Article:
Denton Cooley

DR. DENTON COOLEY, WHO WAS one of the physicians working toward successful heart transplantation in the late 1960s, vividly remembers the excitement at the dawn of heart transplantation:

"Many of us in the United States, maybe four or Jive surgeons that I know of, were challenged by the idea of a heart transplant. I'm not sure what stopped the others. But what delayed me was trying to identify a donor. I could not quite understand how we were going to get a good donor heart"

In 1968 and 1969, with those hurdles overcome, Cooley performed twenty-two heart transplants.

"Nothing for me could compare with the excitement of that first cardiac transplantation I did in 1968," he said in a recent interview. "It was very thrilling, but I felt a lot of pressure. I've never been more exhilarated than I was to see that heart begin to work and see the patient recover."

Although Cooley was at the very cutting edge of early transplantation, the first human-to-human heart transplantation was performed by another doctor, who shouldered the immense responsibility of showing that the concept was practical. "It is to Dr. Christiaan Barnard's enduring credit that he showed a beating human heart could be removed from one individual and implanted into another," Cooley said. "Prior to that, we weren't quite certain of the ethics of taking out a beating heart because in those days, we always thought that life continued until the heart stopped beating. We didn't quite understand the fact that sometimes with brain injuries, the heart would keep working long after the patient was clinically dead."

Since that first transplant, technology and medicine have made great leaps in the treatment of failing hearts, including ventricular assist devices, pacemakers, and defibrillators. Said Cooley:

"If we had the donors, I think we would be able to forget about the mechanical replacement of the heart. But we're never going to have enough donors to meet the need. So we have to have some mechanical support devices, although many of these devices will be used as a bridge to transplantation."

Dr. Denton Cooley performed twenty-two heart transplantations in 1968 and 1969, making him the most prolific transplantation surgeon in the world at that time.

Dr. Willem Kolff was a true pioneer in artificial organ technology. His models for artificial hearts inspired the original Jarvik hearts that were implanted into human patients in the mid-1980s.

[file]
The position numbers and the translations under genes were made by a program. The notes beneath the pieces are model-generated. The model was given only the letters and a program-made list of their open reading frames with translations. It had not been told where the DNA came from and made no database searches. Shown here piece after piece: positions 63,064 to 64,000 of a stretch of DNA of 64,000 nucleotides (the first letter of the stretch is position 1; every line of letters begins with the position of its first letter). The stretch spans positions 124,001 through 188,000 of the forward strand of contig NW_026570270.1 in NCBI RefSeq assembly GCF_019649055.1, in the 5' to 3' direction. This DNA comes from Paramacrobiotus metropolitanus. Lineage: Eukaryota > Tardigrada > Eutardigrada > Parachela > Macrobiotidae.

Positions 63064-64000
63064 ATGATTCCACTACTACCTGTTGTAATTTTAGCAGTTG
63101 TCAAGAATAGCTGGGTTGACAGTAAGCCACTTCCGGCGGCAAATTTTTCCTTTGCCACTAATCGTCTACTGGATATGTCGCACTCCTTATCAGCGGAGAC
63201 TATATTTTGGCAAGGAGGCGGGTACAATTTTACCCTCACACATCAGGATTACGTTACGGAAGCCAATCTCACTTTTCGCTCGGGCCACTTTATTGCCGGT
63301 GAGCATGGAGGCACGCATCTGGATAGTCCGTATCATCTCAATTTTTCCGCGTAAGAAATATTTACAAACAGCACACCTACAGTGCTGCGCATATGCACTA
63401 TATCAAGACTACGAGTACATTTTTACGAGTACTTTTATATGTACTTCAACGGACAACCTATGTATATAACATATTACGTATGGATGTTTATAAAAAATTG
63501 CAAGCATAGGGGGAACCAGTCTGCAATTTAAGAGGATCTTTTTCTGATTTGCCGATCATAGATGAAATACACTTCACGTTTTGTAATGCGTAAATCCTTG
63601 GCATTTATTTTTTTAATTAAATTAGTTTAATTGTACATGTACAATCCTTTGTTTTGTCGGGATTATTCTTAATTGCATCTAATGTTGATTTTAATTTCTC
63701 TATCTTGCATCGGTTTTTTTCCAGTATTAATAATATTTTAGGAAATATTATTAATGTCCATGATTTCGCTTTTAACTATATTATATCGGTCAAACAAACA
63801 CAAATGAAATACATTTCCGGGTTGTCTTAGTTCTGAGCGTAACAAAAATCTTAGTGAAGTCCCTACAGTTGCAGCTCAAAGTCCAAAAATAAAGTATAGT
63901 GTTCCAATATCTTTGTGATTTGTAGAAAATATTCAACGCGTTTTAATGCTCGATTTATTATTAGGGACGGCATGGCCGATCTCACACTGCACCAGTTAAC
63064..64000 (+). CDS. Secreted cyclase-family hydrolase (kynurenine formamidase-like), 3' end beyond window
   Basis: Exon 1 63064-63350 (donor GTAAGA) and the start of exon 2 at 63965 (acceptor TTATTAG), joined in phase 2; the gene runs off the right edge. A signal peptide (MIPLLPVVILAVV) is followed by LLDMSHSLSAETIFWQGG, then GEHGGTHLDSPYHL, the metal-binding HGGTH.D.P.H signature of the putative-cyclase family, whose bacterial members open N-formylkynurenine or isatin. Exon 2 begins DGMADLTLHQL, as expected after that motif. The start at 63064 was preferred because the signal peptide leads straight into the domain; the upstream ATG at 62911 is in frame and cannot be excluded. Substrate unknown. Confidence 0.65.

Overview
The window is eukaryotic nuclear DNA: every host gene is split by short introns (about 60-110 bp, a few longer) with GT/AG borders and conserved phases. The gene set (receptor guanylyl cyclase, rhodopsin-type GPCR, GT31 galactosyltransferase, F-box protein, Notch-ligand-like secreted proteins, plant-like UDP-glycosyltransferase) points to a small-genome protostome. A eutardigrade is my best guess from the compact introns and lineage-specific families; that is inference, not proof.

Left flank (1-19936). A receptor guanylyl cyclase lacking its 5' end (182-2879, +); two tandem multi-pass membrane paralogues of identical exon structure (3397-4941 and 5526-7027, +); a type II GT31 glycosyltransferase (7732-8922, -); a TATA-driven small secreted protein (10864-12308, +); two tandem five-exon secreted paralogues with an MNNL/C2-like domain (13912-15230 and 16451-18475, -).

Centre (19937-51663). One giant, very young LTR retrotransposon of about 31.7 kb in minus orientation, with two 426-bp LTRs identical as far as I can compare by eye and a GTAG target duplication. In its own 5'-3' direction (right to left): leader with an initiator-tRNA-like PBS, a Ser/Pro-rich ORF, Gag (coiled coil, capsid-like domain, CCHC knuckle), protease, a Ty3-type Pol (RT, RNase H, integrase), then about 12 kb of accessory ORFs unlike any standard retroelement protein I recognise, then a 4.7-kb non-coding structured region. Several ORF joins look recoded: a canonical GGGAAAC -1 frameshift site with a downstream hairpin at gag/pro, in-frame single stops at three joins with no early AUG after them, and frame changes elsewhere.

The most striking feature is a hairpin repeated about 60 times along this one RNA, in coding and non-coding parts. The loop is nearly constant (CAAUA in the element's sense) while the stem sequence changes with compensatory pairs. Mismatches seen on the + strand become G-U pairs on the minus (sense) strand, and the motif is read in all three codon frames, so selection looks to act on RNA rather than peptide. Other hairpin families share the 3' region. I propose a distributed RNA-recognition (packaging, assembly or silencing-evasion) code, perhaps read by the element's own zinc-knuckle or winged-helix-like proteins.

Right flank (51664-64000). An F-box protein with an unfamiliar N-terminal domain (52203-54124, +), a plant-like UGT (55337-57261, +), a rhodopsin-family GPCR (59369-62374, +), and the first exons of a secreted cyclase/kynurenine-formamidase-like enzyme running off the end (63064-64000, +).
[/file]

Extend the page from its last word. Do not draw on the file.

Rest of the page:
The Mechanical Heart

AFTER THE HEART-LUNG MAchine had proved that people could live while being supported by a machine, it was a short and logical jump to a completely artificial heart. Working first at the Cleveland Clinic and later at the University of Utah, Dr. Willem Kolff became one of the leading doctors in the development of artificial hearts and other organs. Kolff, in fact, had invented the artificial kidney in the 1940s in Nazi-occupied Holland.

"I went to Berk EnamelWorks and spoke to Mr. Berk and explained the principal of the rotating drum artificial kidney to him," Kolff recently remembered about that first artificial kidney.

"Berk EnamelWorks began making artificial kidneys for me. When it came time to pay, it turned out they were only allowed to work for the German Wermacht, that is, the German army, so I never got a bill. We would, of course, have gone to concentration camps if we had."

Kolff used fifteen artificial kidneys during the war, and this invention went on to provide long-term benefits for thousands of patients. Like a real kidney, the artificial kidney is connected to the patient's circulation, except that it is done through small tubes. When blood flows through the machine, it cleanses the blood of the waste products that by a group including Kolff, Dr. William DeVries, and Dr. Robert Jarvik at the University of Utah in 1982. By 1985, they had implanted the Jarvik heart in four patients, and one survived for 620 days after implantation. The Jarvik-7 heart was based on long-standing research by Kolff and his team at the University of Utah and earlier at the Cleveland Clinic.